Life With No Limits Champion Jessica Burke | Enable Ireland

Personal Stories

Hear first-hand from parents and adults with experience of Enable Ireland services.

Life With No Limits Champion Jessica Burke

Young woman in cheelchair

Jessica Burke attended Enable Ireland Children’s Services in Galway until she was 16 years old. Since then she qualified with a BA, MSc and MA in Clinical Neuroscience and Psychology and has recently returned to the service she attended as a child to work as an Assistant Psychologist. 

“I have Cerebral Palsy and when I was around 2 I was referred to Enable Ireland Children’s Services in Galway. I remember going to the pre-school there and having so much fun! I remained with the service until I was 16 and during that time I went to Enable Ireland for physiotherapy, occupational therapy and hydrotherapy. I especially liked the summer camps and the summer BBQs. These were always family events where I could go with my older sister and younger brother. That was really important to me and it made the service a very homely place. 

The biggest impact that Enable Ireland had on my life was to encourage my independence. I never felt that I couldn’t achieve a goal that I set for myself. Enable Ireland were always behind me, encouraging me to have my say in my life, to have my own voice. I never felt that my disability would get in the way of achieving my goals.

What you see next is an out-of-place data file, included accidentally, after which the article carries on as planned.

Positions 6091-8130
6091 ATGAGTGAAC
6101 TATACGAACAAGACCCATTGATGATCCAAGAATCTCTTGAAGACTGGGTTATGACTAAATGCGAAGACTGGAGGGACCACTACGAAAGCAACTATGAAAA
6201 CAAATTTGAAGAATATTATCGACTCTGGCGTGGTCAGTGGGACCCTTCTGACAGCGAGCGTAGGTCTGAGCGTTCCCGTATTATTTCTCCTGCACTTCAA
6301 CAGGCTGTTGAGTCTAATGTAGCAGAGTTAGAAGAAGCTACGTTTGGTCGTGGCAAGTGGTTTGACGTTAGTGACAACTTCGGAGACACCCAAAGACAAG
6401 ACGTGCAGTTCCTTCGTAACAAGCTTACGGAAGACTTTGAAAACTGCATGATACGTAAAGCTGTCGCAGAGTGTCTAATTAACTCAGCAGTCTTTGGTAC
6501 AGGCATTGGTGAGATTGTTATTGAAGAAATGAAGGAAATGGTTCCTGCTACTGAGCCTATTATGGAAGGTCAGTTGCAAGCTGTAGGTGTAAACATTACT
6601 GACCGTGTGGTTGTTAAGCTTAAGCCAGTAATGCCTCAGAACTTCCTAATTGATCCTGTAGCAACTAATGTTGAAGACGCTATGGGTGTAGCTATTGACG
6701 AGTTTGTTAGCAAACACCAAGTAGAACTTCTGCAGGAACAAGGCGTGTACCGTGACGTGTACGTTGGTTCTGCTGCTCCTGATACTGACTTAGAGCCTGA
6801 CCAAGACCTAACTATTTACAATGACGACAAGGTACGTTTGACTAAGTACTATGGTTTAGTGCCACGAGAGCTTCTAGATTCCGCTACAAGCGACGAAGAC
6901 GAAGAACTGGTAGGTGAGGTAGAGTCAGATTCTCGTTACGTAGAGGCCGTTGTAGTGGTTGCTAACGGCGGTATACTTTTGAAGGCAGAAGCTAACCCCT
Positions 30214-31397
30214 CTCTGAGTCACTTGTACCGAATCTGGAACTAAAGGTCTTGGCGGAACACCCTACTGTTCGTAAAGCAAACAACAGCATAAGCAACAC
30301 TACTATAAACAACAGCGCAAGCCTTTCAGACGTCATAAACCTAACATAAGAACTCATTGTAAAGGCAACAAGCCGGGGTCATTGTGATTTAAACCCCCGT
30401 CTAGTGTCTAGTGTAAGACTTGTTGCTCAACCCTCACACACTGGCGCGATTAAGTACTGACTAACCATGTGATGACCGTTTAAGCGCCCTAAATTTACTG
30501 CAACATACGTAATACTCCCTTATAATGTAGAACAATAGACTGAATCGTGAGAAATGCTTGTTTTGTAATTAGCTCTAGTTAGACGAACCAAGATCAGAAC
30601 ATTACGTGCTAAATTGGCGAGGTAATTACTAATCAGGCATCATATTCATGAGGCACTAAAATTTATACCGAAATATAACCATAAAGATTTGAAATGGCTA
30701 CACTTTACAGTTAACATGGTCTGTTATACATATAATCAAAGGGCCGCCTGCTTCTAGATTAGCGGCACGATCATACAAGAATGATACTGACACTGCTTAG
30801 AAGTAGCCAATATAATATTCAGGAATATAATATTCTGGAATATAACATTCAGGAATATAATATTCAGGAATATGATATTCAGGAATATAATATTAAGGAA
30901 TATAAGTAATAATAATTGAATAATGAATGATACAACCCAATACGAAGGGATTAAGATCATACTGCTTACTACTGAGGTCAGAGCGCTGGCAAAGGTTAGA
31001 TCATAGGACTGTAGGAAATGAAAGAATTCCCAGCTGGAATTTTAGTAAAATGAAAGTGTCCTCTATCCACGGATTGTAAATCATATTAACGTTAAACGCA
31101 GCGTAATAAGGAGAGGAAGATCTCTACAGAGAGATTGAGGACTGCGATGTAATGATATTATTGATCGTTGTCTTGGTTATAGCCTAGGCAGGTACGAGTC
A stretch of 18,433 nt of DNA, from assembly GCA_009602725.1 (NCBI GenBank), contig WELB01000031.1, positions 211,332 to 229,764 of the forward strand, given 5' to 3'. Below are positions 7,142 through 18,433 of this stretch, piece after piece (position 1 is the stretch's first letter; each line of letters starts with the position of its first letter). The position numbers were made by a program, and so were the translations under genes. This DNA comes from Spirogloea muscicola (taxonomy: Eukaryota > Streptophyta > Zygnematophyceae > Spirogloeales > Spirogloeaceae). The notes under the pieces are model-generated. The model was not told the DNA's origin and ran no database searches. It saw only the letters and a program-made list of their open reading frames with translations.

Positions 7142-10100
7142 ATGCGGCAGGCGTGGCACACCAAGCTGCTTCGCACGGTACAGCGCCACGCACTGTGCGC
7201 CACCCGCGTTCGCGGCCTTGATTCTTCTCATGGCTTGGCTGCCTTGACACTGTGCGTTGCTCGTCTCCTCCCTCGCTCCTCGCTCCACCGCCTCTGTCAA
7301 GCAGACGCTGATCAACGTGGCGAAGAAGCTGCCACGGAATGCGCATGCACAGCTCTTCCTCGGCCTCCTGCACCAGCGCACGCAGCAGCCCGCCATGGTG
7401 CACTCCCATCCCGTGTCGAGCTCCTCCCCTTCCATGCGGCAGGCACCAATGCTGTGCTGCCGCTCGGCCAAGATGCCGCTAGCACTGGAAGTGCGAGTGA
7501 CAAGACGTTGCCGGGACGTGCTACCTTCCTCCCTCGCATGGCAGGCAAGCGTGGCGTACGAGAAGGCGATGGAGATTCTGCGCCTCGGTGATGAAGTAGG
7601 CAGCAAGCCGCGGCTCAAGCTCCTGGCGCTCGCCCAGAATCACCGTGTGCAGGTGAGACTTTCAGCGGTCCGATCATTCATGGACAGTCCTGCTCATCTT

Up to now my goals have always been very focused on my studies. After I finished school I went to NUIG and did my BA joint honors in English and Psychology, followed by a Masters in Clinical Neuroscience and then a Masters in Psychology in University of Limerick. Now I am back in Enable Ireland Children’s service in Galway to complete my work experience in Clinical Psychology. It is lovely to be back here and to still see familiar faces from my time here as a child. My own experience of growing up with a disability gives me invaluable insights which I can use to support families and children. I have a special interest in improving mental health for people with neurodevelopmental disabilities. There is a real lack of awareness around disability and mental health. The prevalence for mental health disorders in neurodevelopmental disabilities is much higher than the general population however, the primary disability and cooccurring conditions often tend to overshadow mental illness in many different ways. There are definitely things that could be improved to better support children and adults with disabilities in Ireland.

Looking to my goals for the future, I’d like to get more experience of health services in other countries to see how they work, identify our strengths and areas where we could do better. I’d like to contribute to change and making things better here.

My message to others is that with the right supports disability doesn’t have to be a barrier, for me it has been an advantage. It has gotten me to where I am today. You may feel that your disability could hold you back but I would say, if you have a goal, go for it!  “